**Originally Listed At $200**
Oceania, Papua New Guinea, possibly Maprik / Wosera area, Abelam and Arapesh peoples, ca. early 20th century CE. Carved from the thigh bone of a huge cassowary bird (moruk in tok pisin). This example is incised with a criss-cross pattern down the front of the bone. Daggers like this one were traditionally worn on the upper arm, secured via a woven band, and occasionally around the neck. As a tool, bone daggers would have been used for hunting, combat, ceremonial sacrifices, digging, and/or dancing (singsing) decorations. This example still has its tip; those that have lost their tips are oftentimes used as lime spatulas or sewing tools. Size: 13.25" H (33.7 cm); 13.5" H (34.3 cm) on included custom stand. Size: 2" W x 14.5" H (5.1 cm x 36.8 cm); 14.85" H (37.7 cm) on included custom stand.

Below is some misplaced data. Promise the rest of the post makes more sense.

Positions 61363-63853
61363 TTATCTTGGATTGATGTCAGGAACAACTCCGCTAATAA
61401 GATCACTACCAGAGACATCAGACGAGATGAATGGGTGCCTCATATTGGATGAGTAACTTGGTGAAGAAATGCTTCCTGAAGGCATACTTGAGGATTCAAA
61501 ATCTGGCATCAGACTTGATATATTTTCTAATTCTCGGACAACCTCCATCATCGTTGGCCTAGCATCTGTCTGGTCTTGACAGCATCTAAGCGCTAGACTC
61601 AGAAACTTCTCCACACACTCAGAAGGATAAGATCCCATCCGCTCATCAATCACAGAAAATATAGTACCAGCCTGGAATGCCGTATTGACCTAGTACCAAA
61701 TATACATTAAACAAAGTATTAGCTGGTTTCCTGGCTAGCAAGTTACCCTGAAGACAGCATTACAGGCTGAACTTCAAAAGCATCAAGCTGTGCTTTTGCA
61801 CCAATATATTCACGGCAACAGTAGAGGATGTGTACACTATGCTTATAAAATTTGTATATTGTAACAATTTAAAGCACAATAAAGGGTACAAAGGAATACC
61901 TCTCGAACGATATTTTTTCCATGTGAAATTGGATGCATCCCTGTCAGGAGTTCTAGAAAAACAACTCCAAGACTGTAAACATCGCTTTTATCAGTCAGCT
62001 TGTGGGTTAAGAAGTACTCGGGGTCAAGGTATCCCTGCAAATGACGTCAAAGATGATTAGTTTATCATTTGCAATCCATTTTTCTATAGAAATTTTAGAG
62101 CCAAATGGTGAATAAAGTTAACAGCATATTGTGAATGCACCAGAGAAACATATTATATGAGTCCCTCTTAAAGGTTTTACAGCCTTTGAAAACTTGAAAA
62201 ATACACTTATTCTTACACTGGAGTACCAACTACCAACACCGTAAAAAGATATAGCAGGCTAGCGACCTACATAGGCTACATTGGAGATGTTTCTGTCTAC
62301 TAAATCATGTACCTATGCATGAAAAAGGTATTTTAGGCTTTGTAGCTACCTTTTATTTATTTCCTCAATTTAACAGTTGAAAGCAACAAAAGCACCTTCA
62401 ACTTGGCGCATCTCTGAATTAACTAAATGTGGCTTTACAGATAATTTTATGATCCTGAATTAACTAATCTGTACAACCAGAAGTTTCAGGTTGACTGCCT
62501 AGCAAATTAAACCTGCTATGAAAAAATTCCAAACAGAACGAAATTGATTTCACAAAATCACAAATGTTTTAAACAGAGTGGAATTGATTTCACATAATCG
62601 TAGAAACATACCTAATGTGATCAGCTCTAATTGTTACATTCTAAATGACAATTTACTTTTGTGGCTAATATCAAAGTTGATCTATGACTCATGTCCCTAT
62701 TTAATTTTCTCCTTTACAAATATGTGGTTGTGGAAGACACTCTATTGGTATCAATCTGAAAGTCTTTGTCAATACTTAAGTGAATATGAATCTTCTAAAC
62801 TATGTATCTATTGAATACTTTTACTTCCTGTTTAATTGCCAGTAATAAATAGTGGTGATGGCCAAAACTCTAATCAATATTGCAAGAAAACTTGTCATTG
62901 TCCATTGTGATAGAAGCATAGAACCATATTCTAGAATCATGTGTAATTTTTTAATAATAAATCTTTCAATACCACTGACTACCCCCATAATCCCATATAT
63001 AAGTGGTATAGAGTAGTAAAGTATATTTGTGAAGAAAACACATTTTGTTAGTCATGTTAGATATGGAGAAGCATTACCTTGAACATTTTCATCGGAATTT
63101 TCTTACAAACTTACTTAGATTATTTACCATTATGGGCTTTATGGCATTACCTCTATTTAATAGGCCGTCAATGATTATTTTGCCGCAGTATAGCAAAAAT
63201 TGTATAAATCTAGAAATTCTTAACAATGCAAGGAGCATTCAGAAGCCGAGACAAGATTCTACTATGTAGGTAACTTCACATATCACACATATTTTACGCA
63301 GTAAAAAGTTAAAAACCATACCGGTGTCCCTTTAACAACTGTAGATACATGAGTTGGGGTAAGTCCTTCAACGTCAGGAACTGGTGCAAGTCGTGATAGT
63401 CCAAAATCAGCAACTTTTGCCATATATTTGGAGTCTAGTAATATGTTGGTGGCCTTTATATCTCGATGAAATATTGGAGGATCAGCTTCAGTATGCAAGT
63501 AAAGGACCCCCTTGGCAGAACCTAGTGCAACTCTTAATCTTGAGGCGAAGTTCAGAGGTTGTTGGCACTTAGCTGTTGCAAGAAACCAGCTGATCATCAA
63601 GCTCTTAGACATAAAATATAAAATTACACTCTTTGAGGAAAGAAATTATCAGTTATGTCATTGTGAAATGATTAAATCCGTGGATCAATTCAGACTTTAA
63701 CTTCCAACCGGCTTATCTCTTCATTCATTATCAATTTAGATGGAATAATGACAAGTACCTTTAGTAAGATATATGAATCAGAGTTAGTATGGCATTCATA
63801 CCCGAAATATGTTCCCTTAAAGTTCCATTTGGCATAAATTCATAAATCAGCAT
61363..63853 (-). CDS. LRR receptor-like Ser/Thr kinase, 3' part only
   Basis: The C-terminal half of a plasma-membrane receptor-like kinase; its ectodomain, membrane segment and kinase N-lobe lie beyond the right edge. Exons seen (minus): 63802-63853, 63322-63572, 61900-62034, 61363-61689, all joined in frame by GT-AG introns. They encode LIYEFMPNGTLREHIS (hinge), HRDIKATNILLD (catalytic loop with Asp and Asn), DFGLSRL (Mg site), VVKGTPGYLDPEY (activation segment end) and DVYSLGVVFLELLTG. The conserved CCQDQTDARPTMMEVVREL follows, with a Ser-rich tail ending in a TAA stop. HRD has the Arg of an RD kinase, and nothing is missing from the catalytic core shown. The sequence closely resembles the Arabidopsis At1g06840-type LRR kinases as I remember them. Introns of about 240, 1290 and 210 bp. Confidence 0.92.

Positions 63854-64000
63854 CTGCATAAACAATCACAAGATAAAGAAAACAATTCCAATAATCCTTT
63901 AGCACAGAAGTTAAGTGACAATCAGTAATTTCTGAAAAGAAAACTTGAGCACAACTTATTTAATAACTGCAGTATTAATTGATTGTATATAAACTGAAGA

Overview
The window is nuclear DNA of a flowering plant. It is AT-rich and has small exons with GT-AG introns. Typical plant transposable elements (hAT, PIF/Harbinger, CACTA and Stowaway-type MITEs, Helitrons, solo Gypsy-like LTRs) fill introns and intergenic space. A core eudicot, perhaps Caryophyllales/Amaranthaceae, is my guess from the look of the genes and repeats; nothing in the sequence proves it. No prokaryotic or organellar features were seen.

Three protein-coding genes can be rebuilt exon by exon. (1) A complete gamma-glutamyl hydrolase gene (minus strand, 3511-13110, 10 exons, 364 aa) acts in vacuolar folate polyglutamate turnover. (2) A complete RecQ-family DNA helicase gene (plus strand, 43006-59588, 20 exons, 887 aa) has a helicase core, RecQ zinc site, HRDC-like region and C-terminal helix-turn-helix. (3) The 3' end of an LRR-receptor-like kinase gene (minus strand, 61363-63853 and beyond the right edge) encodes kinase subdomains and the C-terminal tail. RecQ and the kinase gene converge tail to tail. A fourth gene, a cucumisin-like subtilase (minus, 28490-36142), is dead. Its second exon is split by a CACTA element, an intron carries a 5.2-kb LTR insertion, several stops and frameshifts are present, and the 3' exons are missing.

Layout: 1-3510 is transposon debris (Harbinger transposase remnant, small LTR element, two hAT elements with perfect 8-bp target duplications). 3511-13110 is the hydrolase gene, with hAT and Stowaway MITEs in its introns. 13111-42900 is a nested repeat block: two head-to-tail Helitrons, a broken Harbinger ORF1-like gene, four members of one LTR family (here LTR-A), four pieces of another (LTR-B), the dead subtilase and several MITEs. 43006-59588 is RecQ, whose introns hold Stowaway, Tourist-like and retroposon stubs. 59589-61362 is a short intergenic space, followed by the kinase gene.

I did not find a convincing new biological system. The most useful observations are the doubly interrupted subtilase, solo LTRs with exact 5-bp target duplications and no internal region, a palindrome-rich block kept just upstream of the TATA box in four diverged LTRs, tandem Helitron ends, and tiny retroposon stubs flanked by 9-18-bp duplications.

Provenance: ex-private Tucson, Arizona, USA collection; ex-Ron Perry collection; Ron Perry collected art and artifacts for more than 40 years in New Guinea and the South Pacific. He collaborated with Carolyn Leigh to write a book entitled, "Art Dealer in the Last Unknown: Ron Perry & New Guinea Art: the early years 1964-1972" (2011)
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